Biden condemns violence across US but blames Trump for sparking it

Biden condemns violence across US but blames Trump for sparking it
Democratic presidential candidate former vice president Joe Biden speaks at a campaign event in Pittsburgh (AP/Carolyn Kaster)

Joe Biden has forcefully condemned the violence at recent protests across the US while also blaming President Donald Trump for fomenting the divide that is sparking it.

The Democratic nominee for president at the November election dismissed his opponent as incapable of tackling the violence himself.

“He doesn’t want to shed light, he wants to generate heat, and he’s stoking violence in our cities,” Mr Biden said during a campaign stop in Pittsburgh. “He can’t stop the violence because for years he’s fomented it.”

Mr Biden went on to denounce rioting, looting and arson at recent protests.

“It’s lawlessness, plain and simple. And those who do it should be prosecuted,” he said.

The speech marks a new phase of the campaign as Mr Biden steps up his travel after largely remaining near his home in Wilmington, Delaware, to prevent the spread of coronavirus.

And after centring his candidacy on Mr Trump’s mishandling of the pandemic, Mr Biden is making a broader push to argue that Americans will not be safe if Mr Trump wins re-election. That is an effort to blunt Mr Trump’s “law and order” message, which the president is emphasising as some protests against racial injustice have become violent.

A sense has taken hold in the Trump campaign that the more the national discourse is about anything other than the virus, the better it is for the president.

Mr Trump tweeted on Monday: “The Radical Left Mayors & Governors of Cities where this crazy violence is taking place have lost control of their ‘Movement.’ It wasn’t supposed to be like this, but the Anarchists & Agitators got carried away and don’t listen anymore – even forced Slow Joe out of basement!”

In Pittsburgh, Mr Biden said of Mr Trump: “He may believe mouthing the words law and order makes him strong, but his failure to call on his own supporters to stop acting as an armed militia in this country shows you how weak he is.”

Mr Biden is seeking to cast recent protests as the Trump administration’s problem. However, Mr Trump and Republicans are highlighting violence at protests as examples of what the country would look like under a Biden administration.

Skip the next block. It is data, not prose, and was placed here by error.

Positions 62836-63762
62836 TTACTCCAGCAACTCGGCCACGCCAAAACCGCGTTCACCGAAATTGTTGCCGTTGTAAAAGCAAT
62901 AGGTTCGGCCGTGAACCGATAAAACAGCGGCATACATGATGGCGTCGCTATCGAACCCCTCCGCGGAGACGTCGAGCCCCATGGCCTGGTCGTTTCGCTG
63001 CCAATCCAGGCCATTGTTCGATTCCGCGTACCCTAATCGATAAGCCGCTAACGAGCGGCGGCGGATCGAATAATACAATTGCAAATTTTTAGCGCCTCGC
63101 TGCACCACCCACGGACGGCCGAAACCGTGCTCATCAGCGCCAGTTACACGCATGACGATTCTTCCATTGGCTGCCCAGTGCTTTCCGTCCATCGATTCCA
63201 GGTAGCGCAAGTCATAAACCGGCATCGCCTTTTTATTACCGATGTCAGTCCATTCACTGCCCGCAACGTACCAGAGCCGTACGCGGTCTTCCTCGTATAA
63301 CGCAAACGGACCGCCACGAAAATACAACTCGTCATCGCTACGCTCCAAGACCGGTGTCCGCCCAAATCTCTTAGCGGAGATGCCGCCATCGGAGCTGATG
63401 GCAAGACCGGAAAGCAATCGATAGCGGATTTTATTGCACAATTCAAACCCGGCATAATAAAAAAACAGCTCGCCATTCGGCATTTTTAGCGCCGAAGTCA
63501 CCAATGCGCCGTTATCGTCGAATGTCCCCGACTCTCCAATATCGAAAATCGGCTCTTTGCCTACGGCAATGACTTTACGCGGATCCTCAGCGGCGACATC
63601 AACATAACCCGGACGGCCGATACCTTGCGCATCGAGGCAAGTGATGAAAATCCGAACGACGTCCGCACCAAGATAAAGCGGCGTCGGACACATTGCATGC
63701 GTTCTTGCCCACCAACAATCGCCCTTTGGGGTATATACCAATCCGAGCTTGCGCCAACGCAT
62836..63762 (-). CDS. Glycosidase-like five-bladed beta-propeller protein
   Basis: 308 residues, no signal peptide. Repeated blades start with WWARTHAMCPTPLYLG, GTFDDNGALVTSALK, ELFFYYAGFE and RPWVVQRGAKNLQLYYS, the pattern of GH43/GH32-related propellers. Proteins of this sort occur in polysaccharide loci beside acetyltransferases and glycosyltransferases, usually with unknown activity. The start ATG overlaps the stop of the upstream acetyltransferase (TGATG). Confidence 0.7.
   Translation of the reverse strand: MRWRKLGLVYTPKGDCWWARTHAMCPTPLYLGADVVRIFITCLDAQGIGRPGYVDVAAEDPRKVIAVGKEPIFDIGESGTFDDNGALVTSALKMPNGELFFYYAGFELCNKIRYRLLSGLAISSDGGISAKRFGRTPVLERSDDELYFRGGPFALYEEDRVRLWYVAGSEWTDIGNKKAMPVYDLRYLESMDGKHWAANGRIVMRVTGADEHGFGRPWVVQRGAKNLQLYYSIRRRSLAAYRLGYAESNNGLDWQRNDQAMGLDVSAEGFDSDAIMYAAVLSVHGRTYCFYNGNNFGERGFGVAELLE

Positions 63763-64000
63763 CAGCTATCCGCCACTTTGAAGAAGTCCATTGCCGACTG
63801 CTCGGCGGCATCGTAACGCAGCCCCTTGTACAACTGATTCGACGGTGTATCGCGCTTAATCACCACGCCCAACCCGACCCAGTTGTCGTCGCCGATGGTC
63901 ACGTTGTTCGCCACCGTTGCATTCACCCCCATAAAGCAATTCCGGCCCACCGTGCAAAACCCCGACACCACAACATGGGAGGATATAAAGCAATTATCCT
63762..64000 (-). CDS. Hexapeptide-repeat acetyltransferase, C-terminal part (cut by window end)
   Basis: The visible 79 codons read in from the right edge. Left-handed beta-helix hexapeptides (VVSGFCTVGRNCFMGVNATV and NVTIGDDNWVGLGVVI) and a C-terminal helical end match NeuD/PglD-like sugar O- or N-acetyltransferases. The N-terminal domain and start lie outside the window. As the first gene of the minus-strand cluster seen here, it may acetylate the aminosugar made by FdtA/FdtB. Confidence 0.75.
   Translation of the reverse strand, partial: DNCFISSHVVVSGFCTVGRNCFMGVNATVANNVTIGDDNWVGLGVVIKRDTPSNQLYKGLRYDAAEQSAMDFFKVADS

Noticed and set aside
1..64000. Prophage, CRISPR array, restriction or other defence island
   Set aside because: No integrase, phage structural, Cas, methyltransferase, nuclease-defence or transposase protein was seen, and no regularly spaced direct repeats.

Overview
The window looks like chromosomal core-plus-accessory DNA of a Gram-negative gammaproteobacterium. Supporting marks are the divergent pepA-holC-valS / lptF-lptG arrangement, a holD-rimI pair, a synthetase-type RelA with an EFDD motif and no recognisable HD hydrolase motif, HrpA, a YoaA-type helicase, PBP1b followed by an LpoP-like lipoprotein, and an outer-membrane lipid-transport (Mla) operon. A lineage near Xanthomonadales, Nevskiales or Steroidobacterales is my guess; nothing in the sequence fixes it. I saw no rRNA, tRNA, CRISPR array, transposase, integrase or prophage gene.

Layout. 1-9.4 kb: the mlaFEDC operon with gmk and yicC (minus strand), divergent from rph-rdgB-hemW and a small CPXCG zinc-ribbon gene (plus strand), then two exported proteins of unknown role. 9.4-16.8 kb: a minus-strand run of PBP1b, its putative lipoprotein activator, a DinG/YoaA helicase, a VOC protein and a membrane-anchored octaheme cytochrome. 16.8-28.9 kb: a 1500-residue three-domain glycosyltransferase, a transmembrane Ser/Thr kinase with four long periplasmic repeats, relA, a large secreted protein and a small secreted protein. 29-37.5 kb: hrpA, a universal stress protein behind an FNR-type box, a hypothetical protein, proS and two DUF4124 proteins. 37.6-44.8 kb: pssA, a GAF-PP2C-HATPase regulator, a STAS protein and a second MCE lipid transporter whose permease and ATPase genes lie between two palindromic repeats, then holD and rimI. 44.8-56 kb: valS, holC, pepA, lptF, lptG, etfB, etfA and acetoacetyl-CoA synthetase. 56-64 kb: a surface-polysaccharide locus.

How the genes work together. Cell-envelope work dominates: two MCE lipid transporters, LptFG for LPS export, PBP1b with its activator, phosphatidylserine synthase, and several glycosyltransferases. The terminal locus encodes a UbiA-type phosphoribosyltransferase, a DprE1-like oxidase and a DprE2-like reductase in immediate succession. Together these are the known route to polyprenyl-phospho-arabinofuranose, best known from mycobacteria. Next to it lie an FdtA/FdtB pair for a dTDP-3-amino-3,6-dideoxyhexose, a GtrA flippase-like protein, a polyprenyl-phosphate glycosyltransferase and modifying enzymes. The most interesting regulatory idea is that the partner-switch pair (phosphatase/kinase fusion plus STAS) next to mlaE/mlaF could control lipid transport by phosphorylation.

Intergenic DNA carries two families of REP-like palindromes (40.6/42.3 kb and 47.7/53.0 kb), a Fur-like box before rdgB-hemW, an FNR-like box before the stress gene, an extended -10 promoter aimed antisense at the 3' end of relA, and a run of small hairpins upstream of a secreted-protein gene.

In Kenosha, Wisconsin, the National Guard was deployed to quell demonstrations in response to the police shooting of Jacob Blake, a black man, that have resulted in some looting, vandalism and the shooting deaths of two protesters.

And this weekend, one of Mr Trump’s supporters was shot at a demonstration in Portland, Oregon, prompting multiple tweets from Mr Trump himself, including one late on Sunday erroneously accusing Mr Biden of failing to criticise the “agitators” at the protests.

On Sunday, Mr Biden strongly denounced violent acts on any side.

“I condemn violence of every kind by anyone, whether on the left or the right. And I challenge Donald Trump to do the same,” he said in a statement.

Mr Biden said in Pittsburgh: “We are facing multiple crises – crises that, under Donald Trump, keep multiplying. Covid. Economic devastation. Unwarranted police violence. Emboldened white nationalists. A reckoning on race. Declining faith in a bright American future. The common thread? An incumbent president who makes things worse, not better.”

Portland has seen nearly 100 consecutive nights of Black Lives Matter protests, and many have ended with vandalism to federal and city property.

Mr Trump and other speakers at last week’s Republican National Convention frequently highlighted incidents of violence at protests that were sparked by the police killing of George Floyd last May, predicting that if Mr Biden is elected in November such incidents will become the norm.

However, Mr Biden accuses Mr Trump of viewing the violence as a “political benefit”.

“He’s rooting for more violence, not less. And it’s clear about that,” Mr Biden said last week.

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